The Problem with Labels: Part 1

“You look beyond the veil of form and separation. This is the realization of oneness. This is love.” –Eckhart Tolle

Who are you?  It is a simple question that we often ask without much thought.  We usually answer the question with a list of labels.  I’m a mother, daughter, sister, counselor, or Pennsylvanian.   We use labels to describe our physical characteristics, economic status, and aspects of our personality.  All of these labels help us to categorize and define ourselves.  Our brains love order and predictability.  The labels provide neat boxes for the brain to store information.  This in and of itself is not a bad thing, but there are two issues with using labels to describe ourselves.  The first issue is separation, which will be explored here.  The second issue, which is the difficulty in removing labels, will be discussed next week.

When we label something, it is defined as separate from all other things that do not share the same label.  From the time we are young, we are taught to label everything in our world.  A child beginning to speak will start with labels for objects; ball, banana, mom, or dad.   Having a label automatically defines it as a separate object.  Once we have a label for something we can objectify it.  The bird is separate from the tree, the drumstick is separate from the drum and you are separate from me.  Labeling things as separate is not a problem, but it becomes a problem when we fail to remember how interconnected everything really is.  What happens if we separate a plant from water or sunlight?  The plant can’t survive without either, so is the plant really a separate object?  What happened to the water or sunlight when it was absorbed into the plant?  Do we still consider the water separate when it is in the plant?  Under a microscope, we can still see the water molecules, but we don’t usually refer to a plant as water.  We as people are dependent on plants for food.  People could not live without plants, so are we separate?  By utilizing labels, we put nice borders around things, but when we really begin to think about it, we are all very interconnected and dependent on each other and the environment in order to survive.  Labels, and the separation that comes with the labels, blinds us to the interconnectedness that we experience here on Earth.   We are truly an interdependent part of a larger system.  We don’t think much about the system, because generally we see ourselves as separate from the system.  It is an illusion that has led us to make some damaging choices.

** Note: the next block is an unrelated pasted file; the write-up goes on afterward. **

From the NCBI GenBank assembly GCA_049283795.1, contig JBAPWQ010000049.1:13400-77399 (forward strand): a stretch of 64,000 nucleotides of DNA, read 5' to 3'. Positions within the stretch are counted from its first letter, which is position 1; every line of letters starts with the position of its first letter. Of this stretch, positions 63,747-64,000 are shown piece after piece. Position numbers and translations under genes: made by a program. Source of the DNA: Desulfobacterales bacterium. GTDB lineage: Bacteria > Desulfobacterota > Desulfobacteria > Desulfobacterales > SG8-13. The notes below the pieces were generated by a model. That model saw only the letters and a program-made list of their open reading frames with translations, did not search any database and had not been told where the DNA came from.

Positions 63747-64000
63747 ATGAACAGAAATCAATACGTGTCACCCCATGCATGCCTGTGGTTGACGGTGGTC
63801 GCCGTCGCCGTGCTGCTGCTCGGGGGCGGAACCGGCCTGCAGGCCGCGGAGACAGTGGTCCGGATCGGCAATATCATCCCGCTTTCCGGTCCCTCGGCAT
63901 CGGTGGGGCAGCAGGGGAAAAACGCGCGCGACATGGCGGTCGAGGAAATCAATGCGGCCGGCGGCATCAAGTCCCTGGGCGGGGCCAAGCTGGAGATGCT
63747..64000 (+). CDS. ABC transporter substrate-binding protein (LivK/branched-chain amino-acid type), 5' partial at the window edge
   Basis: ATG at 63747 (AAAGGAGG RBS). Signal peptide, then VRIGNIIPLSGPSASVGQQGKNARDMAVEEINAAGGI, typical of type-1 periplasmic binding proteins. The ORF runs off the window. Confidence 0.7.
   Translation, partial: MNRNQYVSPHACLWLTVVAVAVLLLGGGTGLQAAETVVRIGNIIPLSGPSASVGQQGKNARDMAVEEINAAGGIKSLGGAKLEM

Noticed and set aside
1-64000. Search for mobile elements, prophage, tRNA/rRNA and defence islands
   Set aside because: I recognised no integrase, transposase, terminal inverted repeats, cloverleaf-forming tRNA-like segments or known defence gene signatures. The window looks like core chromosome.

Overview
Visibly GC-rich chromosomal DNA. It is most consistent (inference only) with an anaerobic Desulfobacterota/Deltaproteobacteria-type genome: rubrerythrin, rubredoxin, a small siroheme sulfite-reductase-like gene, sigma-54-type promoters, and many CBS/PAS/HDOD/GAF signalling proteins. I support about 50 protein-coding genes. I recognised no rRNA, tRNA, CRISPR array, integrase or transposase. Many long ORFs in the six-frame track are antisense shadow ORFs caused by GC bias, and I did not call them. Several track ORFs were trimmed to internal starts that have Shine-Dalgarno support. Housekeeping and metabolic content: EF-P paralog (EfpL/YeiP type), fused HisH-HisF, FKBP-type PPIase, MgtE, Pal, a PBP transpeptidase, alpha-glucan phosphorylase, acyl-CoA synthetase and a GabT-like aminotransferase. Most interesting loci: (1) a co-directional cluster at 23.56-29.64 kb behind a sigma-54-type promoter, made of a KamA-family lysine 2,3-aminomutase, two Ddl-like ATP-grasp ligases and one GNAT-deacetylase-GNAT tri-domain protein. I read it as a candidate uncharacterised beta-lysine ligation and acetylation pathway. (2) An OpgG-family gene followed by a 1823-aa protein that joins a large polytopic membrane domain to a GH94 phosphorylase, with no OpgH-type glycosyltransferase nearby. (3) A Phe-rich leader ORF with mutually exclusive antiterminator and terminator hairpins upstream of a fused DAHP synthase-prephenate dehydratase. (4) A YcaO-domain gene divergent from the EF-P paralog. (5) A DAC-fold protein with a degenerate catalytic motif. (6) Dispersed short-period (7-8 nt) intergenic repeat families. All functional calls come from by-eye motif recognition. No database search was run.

The next time you look at a person, become aware of the labels that come to mind.  Which ones are ‘good’ and which are ‘bad?’  Notice how the judgement of the label creates a sense of togetherness or separation.    When it is separation, are there connections that can be made?

Next week I will explore what happens when we begin removing the labels.

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